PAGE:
1. What good is a “retirement savings system” that can’t keep up with the returns of debt driven strategies outside of super?

    Question for those that believe SMSFs should be banned from leverage/debt related investment: Do you think the same rules should apply to super funds?

    • Retirement savings need to be stable, not world-beating. Government should work to limit inflation, so stable performance is enough to provide a comfortable lifestyle.

      Gearing prohibition already applies in the same way to large funds. Large funds don’t need gearing, anyway – they typically face the problem of finding places to park their cash balances which just keep growing and growing from contributions.

      • So then perhaps SMSFs shouldn’t be allowed at all. Individuals could just as easily blow up their savings with penny stocks, illiquid art or some other high risk / volatile investments.

    • Some people believe in the right of the individual to make choices that suit them, and some people have a strong affiliation with the nanny state that wants no one to have any choices apart from Vanilla Milk, especially if they fear that drinking Chocolate Milk will give someone else an advantage over them.

      It’s just the way it is BB.

      • “What good is a “retirement savings system” that can’t keep up with the returns of debt driven strategies outside of super?”

        Why should we compare the “retirement savings system” to a leveraged strategy outside super? It should be deliberately low-risk.

        “Question for those that believe SMSFs should be banned from leverage/debt related investment: Do you think the same rules should apply to super funds?”

        Yes, absolutely. I think any leveraged strategy should be banned for money that was given preferential tax treatment on the basis that it will be used to save for retirement.

        “Some people believe in the right of the individual to make choices that suit them, and some people have a strong affiliation with the nanny state that wants no one to have any choices apart from Vanilla Milk, especially if they fear that drinking Chocolate Milk will give someone else an advantage over them.”

        And some people believe that if you are being given a generous tax break to help you save for your retirement then you should be obliged to invest the money conservatively and without leverage.

  2. GunnamattaMEMBER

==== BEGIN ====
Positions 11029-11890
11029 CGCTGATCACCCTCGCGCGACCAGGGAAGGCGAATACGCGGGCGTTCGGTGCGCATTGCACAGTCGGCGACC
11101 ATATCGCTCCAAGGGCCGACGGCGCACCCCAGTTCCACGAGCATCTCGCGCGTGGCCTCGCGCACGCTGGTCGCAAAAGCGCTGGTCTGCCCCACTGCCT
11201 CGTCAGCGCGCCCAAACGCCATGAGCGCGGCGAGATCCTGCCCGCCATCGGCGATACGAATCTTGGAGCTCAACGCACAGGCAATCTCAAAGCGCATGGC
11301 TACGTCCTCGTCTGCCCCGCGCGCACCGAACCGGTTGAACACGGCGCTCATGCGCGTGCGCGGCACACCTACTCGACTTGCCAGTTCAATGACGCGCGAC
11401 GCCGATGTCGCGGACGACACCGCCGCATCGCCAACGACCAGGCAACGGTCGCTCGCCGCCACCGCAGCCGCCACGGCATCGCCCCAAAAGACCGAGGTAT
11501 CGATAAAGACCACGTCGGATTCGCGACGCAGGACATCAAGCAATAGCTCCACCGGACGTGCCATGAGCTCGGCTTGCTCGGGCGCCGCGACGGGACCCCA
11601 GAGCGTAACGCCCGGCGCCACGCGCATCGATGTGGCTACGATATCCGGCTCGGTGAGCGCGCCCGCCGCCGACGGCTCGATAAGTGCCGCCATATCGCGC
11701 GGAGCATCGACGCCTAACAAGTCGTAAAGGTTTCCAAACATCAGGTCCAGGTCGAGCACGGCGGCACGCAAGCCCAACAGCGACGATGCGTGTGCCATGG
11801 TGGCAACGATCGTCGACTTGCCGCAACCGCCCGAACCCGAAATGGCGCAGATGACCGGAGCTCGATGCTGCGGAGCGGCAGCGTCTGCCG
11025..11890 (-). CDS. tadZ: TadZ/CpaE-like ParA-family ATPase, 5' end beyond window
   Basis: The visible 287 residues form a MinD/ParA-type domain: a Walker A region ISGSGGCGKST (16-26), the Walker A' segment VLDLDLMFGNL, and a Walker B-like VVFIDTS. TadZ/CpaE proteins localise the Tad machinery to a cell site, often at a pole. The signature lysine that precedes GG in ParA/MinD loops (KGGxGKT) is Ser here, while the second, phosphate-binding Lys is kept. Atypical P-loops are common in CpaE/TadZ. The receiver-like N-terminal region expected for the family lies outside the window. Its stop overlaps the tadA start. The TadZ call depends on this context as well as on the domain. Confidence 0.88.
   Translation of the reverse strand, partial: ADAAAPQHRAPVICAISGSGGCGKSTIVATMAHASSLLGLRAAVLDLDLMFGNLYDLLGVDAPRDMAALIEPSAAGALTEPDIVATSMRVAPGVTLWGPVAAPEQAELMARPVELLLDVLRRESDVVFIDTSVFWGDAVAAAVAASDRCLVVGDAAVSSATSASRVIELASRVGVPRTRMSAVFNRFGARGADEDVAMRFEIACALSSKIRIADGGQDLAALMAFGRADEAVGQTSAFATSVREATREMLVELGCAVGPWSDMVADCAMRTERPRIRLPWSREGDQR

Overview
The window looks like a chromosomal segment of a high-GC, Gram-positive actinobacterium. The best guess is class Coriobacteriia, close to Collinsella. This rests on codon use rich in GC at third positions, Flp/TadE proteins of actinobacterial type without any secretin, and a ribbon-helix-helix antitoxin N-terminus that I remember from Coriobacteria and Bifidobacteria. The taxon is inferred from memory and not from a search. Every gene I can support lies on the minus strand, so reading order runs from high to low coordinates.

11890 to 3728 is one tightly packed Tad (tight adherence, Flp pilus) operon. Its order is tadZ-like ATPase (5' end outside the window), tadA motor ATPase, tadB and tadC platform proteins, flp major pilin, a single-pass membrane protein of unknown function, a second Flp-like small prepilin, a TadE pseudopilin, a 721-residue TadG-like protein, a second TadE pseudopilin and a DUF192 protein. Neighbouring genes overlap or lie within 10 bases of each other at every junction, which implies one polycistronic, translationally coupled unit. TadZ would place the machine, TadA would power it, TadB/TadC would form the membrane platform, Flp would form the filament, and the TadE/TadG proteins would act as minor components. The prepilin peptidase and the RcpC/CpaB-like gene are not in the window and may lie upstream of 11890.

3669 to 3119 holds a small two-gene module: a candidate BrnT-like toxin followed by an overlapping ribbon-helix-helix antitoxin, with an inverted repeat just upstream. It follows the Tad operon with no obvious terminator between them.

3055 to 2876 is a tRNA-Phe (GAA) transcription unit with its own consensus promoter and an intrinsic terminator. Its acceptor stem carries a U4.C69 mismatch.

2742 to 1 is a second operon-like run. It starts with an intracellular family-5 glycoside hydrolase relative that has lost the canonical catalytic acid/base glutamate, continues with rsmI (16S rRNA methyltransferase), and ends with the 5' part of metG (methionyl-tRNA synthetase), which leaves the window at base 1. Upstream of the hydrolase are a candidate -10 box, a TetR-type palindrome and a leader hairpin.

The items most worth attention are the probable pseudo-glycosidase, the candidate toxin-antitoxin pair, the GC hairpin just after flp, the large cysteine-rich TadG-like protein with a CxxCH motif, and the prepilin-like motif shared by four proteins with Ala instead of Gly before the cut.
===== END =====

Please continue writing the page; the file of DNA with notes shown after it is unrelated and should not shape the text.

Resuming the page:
What I have been told, by a mate who has recently retired and sold his accounting firm/financial advisory (and has been seeing out a handover/transition period) is that most people with an asset base who go to seek financial advice are being told some constant themes.

    – an SMSF is a means to reduce taxation on Super and that can maximise the payout at the end.

    – real estate is seen/encouraged by many/most as a viable ‘investment’ to have inside an SMSF – particularly given the perception of risk in other asset classes.

    – negative gearing is seen as a means of maximising the upside potential of the asset class (property only goes one way is what the public think) while enabling leverage and reducing tax on the outlays involved now.

    What I was told was that all of the big banks will help people do it, but that one in particular seems more forward on pushing it. NG inside an SMSF basically involves a non recourse loan.

    The bloke who told me this said he knows that at a macro level lots of people doing this is utterly insane, that it massively increases financial system and future welfare risk, he agrees that it completely distorts the economy and is profoundly unfair at a generational level……but he said to me that ultimately as a financial advisory type he needed to strike a balance between what he thought was advisable and what the customer thought was achievable, and that there was a flood of customers who thought NGing inside an SMSF (in particular) and property speculation (in all its myriad of forms) was the only game out there for them.

      • Let’s see – a financial planner meets a client with $100K in super.